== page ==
CDC microbiologist Johannetsy Avillan displays a petri dish culture plate used to test for CRE bacteria resistance in 2014. Photo by James Gathany, courtesy CDC Public Health Image Library

CDC microbiologist Johannetsy Avillan displays a petri dish culture plate used to test for CRE bacteria resistance . Photo by James Gathany, courtesy CDC Public Health Image Library

To scientists and health professionals, colistin is considered a last-resort antibiotic to treat the most aggressive infections.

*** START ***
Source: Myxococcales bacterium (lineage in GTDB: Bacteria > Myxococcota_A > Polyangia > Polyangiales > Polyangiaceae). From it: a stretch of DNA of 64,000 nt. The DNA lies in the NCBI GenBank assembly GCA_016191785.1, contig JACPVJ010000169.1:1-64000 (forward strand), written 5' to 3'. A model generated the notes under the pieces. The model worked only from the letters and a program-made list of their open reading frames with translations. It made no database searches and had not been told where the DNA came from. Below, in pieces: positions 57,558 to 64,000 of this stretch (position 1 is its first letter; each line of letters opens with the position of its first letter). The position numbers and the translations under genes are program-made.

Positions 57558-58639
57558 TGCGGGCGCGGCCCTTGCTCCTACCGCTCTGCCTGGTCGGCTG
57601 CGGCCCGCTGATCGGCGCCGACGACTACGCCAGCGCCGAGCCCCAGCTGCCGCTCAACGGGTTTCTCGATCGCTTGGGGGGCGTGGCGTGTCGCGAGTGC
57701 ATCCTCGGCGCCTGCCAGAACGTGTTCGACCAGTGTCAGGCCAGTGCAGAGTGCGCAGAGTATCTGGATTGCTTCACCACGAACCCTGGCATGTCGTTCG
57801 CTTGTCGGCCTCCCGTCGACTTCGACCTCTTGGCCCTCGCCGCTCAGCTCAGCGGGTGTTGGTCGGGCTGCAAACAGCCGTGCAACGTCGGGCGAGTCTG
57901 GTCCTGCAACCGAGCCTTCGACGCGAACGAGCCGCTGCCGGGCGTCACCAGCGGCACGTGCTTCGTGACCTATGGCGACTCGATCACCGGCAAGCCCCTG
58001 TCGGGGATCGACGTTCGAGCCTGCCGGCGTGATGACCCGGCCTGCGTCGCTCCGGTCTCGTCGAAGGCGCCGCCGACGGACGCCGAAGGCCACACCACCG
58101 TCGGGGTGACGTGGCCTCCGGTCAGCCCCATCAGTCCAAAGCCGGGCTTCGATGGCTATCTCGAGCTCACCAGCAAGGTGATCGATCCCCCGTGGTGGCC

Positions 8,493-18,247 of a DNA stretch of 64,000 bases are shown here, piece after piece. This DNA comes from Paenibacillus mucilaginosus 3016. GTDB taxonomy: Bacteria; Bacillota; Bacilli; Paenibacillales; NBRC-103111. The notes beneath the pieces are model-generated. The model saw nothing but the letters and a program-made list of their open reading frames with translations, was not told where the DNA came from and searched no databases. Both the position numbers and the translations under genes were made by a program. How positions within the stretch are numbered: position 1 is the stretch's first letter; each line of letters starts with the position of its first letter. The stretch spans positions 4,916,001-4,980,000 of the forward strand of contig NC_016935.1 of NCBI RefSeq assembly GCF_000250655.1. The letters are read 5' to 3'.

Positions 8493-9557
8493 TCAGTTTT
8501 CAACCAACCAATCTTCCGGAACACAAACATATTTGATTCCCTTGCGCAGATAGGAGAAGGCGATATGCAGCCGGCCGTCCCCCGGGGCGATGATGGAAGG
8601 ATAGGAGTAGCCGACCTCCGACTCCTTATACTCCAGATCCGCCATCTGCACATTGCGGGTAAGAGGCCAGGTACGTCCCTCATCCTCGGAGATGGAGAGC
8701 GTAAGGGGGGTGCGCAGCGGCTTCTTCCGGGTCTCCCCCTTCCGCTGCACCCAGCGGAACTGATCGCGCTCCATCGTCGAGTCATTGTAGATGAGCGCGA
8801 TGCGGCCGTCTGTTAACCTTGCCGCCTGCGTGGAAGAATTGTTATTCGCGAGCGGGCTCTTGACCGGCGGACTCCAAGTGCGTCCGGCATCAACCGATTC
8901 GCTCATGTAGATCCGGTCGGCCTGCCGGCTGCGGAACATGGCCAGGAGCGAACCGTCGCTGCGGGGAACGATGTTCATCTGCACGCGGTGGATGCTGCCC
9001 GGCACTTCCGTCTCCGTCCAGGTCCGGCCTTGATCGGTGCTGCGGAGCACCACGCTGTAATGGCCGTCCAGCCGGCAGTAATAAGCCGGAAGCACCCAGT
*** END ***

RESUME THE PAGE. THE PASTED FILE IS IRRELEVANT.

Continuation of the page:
But when Walter Reed National Military Medical Center researchers identified E. coli that was resistant to colistin in an American woman this spring, it not only added a new chapter to the public health nightmare of antibiotic resistance, it fueled an ongoing fire underneath researchers worldwide to develop new drugs and therapies to stave off what they see as a post-antibiotic era.

At least 2 million illnesses a year are linked to antibiotic resistance, which occurs when bacteria become able to resist the effects of an antibiotic. It also leads to at least 23,000 deaths annually, according to the Centers for Disease Control and Prevention.

Visit The Nation’s Health online to continue reading this story from the Oct. 2016 issue.